This Is Why Your Boobs Look Different—and Move Differently—As You Age

Rachel Krause
Getty Images

Getty Images

Blessed are the flat-chested, for they will never know the struggle of having to use their arms to hold their boobs down as they race up a flight of stairs, or having to layer sports bras just to go for a jog. A nice rack may look great in a dress or a low-cut top, but they’re definitely not always comfortable. How could they be, when they move an average of nine centimeters in a figure-eight motion—up, down, and sideways—with each step a woman takes?

With that said, our anxiety about drooping boobs as we age is pretty much validated. It’s a fact that, because of this constant movement, breasts travel the older a woman gets, as elasticity in skin starts to decline. The way they move can even indicate your age: A study conducted by the Research Group in Breast Health at Portsmouth University used sensors and 3-D scanning software to monitor the busts of two sets of women, aged 18–25 and 45–65, during brisk walks. The young women’s breasts moved up and down—hence, bouncing!—while the older group’s boobs moved more in all directions.

And the agony of breast pain isn’t just a thing we whine about with our gym buddies: In fact, it’s so universal that there’s actually a world expert in breast biomechanics. Her name is Professor Joanna Scurr, and she knows all there is to know about your boobs. One of her pet subjects is the degree to which women are put off by sports based on their breast discomfort alone.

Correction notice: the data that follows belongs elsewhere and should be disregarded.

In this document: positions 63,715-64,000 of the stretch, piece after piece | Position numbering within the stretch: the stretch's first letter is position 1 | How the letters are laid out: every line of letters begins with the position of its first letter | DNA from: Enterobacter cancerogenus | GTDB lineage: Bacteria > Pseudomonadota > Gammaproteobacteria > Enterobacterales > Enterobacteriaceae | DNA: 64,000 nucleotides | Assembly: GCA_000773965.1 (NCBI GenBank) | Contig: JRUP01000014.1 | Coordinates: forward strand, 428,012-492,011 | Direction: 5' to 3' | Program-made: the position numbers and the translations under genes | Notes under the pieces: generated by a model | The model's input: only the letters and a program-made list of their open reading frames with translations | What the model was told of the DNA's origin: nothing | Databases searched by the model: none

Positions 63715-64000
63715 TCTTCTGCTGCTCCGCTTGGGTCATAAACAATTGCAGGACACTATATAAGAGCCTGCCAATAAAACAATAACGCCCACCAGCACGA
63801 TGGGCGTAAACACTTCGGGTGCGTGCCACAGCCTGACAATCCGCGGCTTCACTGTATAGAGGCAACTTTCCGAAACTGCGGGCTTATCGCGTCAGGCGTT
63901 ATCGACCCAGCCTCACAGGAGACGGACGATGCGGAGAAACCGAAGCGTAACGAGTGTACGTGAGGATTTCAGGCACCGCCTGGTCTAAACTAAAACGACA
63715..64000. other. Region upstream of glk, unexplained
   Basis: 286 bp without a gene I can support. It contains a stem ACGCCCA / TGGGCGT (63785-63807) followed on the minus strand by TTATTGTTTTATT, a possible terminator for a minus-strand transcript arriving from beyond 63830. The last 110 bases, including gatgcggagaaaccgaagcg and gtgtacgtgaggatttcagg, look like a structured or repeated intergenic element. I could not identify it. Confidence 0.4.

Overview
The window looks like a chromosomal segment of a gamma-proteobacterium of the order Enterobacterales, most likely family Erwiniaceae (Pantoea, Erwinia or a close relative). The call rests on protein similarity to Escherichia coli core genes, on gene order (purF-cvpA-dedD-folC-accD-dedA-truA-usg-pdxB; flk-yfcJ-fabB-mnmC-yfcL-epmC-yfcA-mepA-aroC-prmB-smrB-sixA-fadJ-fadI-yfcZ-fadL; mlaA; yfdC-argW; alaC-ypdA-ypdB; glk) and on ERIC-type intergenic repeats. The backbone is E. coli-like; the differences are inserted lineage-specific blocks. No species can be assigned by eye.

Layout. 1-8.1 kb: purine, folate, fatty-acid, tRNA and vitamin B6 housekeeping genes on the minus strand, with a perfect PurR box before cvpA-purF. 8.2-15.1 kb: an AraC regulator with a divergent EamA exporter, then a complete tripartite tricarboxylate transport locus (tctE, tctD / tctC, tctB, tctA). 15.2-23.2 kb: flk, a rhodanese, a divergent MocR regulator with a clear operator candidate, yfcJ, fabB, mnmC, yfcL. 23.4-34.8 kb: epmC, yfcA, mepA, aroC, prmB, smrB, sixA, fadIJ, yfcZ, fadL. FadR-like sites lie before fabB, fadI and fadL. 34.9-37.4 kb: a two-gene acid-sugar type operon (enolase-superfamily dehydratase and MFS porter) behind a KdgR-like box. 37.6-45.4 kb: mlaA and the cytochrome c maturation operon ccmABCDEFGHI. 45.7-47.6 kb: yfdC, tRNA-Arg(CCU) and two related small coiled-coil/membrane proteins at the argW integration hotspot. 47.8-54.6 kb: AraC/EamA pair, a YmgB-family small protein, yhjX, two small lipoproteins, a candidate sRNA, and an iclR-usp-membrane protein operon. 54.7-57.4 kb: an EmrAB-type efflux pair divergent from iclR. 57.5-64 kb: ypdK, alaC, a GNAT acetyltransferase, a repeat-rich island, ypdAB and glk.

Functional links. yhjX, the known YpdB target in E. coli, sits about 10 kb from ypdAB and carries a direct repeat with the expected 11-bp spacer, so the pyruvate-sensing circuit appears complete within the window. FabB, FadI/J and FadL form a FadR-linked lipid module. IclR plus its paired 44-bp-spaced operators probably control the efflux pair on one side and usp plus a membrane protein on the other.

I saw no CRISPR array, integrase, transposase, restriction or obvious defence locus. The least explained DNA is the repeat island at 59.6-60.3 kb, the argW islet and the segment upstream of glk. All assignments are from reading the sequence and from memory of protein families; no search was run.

More than 50 percent of women experience breast pain when exercising because breasts move more than most ordinary bras are designed to support, according to a 2007 study conducted by Dr. Scurr. And not all sports bras are made alike—wearing the same style all the time may not even protect your boobs. “Movement of the breast varies from sport to sport,” Dr. Scurr says. Runners in particular need compressive bras that will hold ’em down from all angles.

Even swimming is rough on breasts. A study in the Journal of Sports Sciences says that boobs still move as they travel through water, with a front crawl causing the most movement. However, larger-breasted women do experience some natural breast support thanks to the “buoyant force of water,” but Dr. Scurr says that breasts still move “quite a lot” with each movement. Researchers even suggest wearing a sports bra in the water to significantly reduce the wear and tear on the bust. A high-neck, supportive swimsuit can also do the trick.

Without preventative measures, the ligaments in your breasts can stretch to as much as 15 centimeters by late old age. The “drooping process,” called ptosis, often results in breasts that have traveled more than three centimeters downward from their pubescent position, and the nipples tend to point downward. If this is all supporting your case for making like Marilyn Monroe and wearing a bra to bed, you’re on the right track: There’s truth to the myth that women worried about sagging can benefit from wearing a bra while they sleep. “There are no negative factors associated with wearing a bra all of the time,” Dr. Scurr says. So if larger-breasted women find it more comfortable to keep theirs on overnight, there’s no reason not to.

A sagging bosom, multiple sports bras, an extra-supportive swimsuit … among all these complications, we’re kind of starting to regret spending our adolescent years hoping and praying that we’d finally develop some tits by the end of the school year. Sigh.

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